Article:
Page 4, 6th November 1987

6th November 1987
Page 4
Page 4, 6th November 1987 — Pilgrims' official guidance

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Locations: Zagreb, Hexham, Newcastle, Rome


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Pilgrims' official guidance

From the Bishop of Hexham and Newcastle THE Catholic Herald seems unfair in the way it allows writers to ignore the official guidance of the Catholic Church on Medjugorje.

On June 19 you closed a correspondence on the lawfulness of pilgrimages to Medjugorje and on the Catholic attitude to the claims being made for it. You have broken you own rule more than once since then.

Now (Catholic Herald, October 23) you have given Fr Richard Foley a generous 42 column inches to put forward yet again what he and Archbishop Franic of Split have been saying for years.

The official view of the Church was published by the Yugoslav Bishops' Conference on January 29 1987 with the agreement of the Holy Father's own Congregation for the Doctrine of the Faith. It announced that a national Yugoslav commission had been set up to continue the inquiry into the investigation of the events of Medjugorje.

It stated quite simply and clearly that "while awaiting the results of the commission's investigation and the Church's investigation and the Church's judgement, pastors and faithful should observe an attitude of prudence customary in such situations. Therefore it is not permissible to organise pilgrimages and other manifestations motivated by the supernatural character attributed to the facts of Medjugorje".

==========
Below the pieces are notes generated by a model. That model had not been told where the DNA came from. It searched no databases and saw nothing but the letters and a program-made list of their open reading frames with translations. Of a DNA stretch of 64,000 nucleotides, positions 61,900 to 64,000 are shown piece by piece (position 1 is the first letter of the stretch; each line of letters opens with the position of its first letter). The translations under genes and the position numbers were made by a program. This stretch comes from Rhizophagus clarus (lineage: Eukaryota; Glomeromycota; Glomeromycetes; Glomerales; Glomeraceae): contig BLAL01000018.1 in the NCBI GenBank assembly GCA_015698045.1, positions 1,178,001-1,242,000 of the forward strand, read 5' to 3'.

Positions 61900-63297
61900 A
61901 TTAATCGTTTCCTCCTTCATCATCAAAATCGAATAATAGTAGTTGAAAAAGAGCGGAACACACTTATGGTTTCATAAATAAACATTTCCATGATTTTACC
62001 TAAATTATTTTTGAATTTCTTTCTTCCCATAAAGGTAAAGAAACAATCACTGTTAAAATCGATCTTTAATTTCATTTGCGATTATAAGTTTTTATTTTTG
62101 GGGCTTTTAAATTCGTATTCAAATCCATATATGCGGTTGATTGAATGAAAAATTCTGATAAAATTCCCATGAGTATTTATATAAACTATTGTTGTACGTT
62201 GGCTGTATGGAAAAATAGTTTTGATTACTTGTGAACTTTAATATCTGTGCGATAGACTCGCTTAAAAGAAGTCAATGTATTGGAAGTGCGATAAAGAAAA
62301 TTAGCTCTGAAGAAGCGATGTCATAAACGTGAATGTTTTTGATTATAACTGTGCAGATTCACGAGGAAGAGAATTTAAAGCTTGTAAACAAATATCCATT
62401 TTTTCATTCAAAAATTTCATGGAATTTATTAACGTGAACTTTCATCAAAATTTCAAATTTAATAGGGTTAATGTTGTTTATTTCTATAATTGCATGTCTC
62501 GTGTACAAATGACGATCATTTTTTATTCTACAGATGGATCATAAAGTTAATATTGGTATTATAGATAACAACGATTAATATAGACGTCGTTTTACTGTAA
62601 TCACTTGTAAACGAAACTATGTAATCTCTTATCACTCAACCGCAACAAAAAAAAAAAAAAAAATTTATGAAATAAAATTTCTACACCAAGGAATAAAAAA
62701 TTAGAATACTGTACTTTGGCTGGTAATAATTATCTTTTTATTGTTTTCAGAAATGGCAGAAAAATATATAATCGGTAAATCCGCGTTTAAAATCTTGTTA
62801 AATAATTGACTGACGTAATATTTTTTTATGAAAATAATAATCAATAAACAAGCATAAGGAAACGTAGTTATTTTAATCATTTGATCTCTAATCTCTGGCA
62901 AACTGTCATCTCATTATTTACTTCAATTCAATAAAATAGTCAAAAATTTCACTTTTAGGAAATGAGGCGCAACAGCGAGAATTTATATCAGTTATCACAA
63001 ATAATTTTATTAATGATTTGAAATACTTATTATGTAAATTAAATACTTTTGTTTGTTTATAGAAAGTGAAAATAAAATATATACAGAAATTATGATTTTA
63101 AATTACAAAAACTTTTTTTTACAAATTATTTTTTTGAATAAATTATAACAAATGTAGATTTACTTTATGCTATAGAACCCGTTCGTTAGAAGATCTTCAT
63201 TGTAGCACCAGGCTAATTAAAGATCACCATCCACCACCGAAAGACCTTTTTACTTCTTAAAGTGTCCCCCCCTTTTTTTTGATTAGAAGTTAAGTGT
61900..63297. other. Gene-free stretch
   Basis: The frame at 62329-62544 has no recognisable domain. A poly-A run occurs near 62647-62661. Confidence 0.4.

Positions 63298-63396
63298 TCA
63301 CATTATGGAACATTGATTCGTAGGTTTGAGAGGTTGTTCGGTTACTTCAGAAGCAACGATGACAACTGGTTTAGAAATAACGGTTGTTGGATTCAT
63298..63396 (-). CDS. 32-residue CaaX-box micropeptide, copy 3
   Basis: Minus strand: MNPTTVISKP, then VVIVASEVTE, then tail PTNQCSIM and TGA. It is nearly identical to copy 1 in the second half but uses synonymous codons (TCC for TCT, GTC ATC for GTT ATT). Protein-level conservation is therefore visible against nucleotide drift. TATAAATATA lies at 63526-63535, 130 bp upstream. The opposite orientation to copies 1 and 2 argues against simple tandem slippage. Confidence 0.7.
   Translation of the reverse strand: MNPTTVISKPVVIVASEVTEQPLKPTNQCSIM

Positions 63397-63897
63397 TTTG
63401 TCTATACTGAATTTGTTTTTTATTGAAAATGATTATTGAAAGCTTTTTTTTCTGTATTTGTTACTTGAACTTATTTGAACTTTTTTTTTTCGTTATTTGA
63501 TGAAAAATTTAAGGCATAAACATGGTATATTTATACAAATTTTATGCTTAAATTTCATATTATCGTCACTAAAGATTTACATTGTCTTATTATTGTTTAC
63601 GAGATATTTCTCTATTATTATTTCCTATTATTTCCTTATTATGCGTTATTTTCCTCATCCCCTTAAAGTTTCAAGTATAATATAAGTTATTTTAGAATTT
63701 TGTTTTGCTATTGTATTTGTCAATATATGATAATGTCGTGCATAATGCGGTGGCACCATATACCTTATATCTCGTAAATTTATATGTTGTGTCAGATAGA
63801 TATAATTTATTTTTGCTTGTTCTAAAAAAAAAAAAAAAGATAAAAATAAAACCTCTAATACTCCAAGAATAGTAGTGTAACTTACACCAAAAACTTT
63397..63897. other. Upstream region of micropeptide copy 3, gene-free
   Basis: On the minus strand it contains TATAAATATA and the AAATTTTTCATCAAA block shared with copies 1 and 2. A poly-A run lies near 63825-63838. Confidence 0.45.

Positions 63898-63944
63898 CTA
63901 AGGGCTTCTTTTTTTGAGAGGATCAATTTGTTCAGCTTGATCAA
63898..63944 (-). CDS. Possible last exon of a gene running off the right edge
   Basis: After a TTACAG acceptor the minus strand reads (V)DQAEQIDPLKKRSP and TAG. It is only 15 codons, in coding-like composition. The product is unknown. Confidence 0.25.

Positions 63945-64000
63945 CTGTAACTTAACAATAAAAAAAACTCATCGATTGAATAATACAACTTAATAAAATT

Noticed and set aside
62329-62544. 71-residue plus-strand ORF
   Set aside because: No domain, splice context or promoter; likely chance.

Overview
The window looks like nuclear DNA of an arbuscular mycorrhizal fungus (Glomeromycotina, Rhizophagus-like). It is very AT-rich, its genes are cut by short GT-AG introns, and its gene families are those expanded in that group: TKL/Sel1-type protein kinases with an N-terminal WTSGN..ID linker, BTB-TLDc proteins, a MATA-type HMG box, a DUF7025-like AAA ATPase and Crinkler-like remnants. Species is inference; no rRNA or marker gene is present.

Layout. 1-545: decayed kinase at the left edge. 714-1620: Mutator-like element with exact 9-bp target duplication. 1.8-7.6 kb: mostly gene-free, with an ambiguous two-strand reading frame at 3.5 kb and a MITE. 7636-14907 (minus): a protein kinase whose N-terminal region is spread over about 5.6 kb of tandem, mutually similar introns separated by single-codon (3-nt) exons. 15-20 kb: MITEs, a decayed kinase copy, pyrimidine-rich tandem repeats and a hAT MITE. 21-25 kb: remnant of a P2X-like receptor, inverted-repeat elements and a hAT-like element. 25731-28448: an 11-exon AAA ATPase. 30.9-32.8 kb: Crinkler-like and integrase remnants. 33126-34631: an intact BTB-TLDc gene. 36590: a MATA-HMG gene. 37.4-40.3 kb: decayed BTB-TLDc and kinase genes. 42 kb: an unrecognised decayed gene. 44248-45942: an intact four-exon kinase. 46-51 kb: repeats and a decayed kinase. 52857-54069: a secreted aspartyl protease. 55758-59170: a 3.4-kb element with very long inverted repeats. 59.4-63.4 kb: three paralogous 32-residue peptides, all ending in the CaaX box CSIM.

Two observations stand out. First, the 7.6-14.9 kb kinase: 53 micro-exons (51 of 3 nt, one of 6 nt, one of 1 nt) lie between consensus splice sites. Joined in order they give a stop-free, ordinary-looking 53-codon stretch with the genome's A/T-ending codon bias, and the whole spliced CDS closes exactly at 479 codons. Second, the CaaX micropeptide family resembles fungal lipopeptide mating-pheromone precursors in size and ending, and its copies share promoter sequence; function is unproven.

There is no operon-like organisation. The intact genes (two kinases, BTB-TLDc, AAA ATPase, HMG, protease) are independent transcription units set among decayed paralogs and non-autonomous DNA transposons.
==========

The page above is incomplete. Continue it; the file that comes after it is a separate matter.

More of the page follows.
Fr Foley wrote (Catholic Herald, March 20) that I was misinformed when I quoted this. He claimed that Cardinal Zuharic, Archbishop of Zagreb, had said that private pilgrimages are not forbidden. However, when he wrote to the Cardinal, he said that he could not comment on the official statement without the approval of the Bishops. He did say, however, that the former distinction in favour of private pilgrimages had gone, and that "the Church does not want its decision to be prejudged".

Interviewed in a private capacity, Archbishop Franic is reported as saying that all Catholics may go on private pilgrimage to Medjugorje, that they (including priests) may encourage others to go and that it is lawful "to practice and promote devotion to Our Lady of Medjugorje and to inform others about events and messages associated with Medjugorje". Your readers will have noticed that this unauthorised interpretation is at variance with the official statement of the Yugoslav bishops, made with the agreement of Rome.

Archbishop Franic also issued on September 23 a statement after a "session of the Croationspeaking section of the Bishops' Conference of Yugoslavia". That group has no authority to speak for the Conference and, in fact, the Archbishop does not claim to speak for the group; the view on private pilgrimage is "my own interpretation" and the document is "a directive for my faithful". His statement is not as clear as his interview; it even seems to contradict it when he writes that "it is not proper to speak about the messages of Medjugorje from the altar".

I have to say, with some regret, that the official view of the Catholic Church on Medjugorje is not contained in the reported statements but in the official statement issued in January by the Yugoslav Bishops' Conference with the agreement of the Holy See. Hugh Lindsay

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